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Uriel Heilman
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What’s going on in Boulder?

New Colorado JCC marries goats and Judaism

WorldPublished: 20 March 2015

BOULDER, Colo. — There’s not much to see yet at the site of this city’s new Jewish community center, just some trailers and earth-moving equipment covered in snow.

But the first inhabitants already are on site, living in a pair of sheds. Though it’s cold, they don’t complain much. That’s because they’re goats and chickens.

With five goats and some 40 hens, the animal farm is a key part of the $27 million center, slated to open on 12 acres in the summer of 2016. Already operating as a co-op for fresh eggs and goat’s milk, the farm is also one of the elements that makes this JCC highly unusual. Here are a few others: The JCC will have no full-service gym, indoor swimming pool — or membership fees.

“I think the whole idea of what Jewish engagement is in the 21st century has been changing,” Jonathan Lev, executive director of the Boulder JCC, said. “We want to capture what people love and overlay it with Jewish values. For many, coming to the farm and milking goats and taking care of the chickens is their Jewish engagement.”


Non-Orthodox Rockland starts to organize

LocalPublished: 27 February 2015

RAMAPO, N.Y. — Between economic challenges and declining affiliation rates, it has been a rough few years for the non-Orthodox Jewish community in Rockland County.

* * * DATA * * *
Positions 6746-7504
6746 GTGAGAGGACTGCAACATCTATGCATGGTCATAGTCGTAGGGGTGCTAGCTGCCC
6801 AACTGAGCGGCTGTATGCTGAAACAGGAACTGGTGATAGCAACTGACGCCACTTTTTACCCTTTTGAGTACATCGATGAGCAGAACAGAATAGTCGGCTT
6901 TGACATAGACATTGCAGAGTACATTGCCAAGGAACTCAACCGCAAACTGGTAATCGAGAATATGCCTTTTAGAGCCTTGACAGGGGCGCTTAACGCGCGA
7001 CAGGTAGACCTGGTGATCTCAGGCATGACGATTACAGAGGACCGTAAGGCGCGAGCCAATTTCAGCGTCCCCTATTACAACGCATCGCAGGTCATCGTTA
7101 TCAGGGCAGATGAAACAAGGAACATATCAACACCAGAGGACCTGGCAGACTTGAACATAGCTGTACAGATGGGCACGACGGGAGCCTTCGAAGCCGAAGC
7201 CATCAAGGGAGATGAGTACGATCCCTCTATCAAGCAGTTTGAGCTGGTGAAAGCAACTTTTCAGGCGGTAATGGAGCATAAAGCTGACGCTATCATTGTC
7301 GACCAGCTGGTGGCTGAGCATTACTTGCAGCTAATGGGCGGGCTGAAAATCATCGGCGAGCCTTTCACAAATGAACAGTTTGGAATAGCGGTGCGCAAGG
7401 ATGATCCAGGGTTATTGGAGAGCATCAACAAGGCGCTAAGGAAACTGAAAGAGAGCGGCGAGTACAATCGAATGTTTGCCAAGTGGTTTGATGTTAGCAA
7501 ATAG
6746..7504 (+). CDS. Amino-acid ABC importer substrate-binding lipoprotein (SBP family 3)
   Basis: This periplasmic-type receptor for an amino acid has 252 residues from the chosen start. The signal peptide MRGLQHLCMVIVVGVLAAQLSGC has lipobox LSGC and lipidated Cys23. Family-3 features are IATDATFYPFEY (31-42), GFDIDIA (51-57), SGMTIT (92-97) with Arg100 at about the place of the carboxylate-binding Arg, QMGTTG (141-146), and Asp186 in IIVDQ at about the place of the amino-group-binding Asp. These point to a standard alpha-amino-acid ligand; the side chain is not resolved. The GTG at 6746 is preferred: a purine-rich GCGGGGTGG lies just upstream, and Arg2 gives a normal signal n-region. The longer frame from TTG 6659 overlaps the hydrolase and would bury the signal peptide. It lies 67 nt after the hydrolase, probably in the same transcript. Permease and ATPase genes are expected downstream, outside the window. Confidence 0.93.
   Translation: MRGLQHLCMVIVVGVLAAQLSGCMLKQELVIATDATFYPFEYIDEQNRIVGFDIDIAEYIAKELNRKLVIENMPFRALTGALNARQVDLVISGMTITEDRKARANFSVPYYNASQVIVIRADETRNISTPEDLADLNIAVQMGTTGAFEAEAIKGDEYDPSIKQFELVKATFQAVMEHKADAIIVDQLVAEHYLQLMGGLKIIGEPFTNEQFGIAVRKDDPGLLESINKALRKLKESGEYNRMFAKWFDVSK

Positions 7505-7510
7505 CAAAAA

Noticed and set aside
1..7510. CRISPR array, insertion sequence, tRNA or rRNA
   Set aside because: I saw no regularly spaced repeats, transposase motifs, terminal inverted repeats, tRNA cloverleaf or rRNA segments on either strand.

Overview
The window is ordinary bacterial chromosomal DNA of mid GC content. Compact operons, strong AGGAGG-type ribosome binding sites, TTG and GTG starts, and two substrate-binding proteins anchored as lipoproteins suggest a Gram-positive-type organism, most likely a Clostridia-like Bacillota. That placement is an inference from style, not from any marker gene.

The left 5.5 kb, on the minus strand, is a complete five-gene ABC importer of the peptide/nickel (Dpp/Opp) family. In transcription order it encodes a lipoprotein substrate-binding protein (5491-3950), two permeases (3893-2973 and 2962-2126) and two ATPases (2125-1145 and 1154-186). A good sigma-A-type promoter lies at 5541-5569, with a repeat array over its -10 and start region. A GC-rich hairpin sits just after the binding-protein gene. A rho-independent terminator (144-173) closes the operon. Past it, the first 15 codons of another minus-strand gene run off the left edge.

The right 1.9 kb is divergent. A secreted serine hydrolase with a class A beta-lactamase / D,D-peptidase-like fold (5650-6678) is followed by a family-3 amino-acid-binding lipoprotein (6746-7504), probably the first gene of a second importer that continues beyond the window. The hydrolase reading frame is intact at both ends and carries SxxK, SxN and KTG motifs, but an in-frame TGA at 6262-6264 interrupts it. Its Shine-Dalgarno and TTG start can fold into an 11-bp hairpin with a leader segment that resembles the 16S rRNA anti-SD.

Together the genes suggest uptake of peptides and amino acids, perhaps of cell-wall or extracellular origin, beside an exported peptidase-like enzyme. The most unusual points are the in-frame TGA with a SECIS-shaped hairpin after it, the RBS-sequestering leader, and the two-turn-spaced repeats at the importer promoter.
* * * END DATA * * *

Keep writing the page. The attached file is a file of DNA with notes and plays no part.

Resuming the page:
Only about 30 miles north of midtown Manhattan, Rockland has been named New York State’s most fiscally stressed area by the state comptroller for two years in a row. Median home values are still down about 18 percent from their pre-recession peaks.

The Jewish federation’s donor base is shrinking, the county’s Reform and Conservative synagogues have suffered double-digit rates of membership loss over the last decade, and Rockland’s lone non-Orthodox Jewish day school has only about one-quarter of the number of students that its predecessor had in the early 2000s.

Of all the challenges, however, the most difficult has been the increasingly vitriolic climate in the county, many say.


Hezbollah, Argentine government fingered in death of AMIA prosecutor

WorldPublished: 23 January 2015

The mysterious death of Argentine prosecutor Alberto Nisman seems ripped straight out of a crime thriller.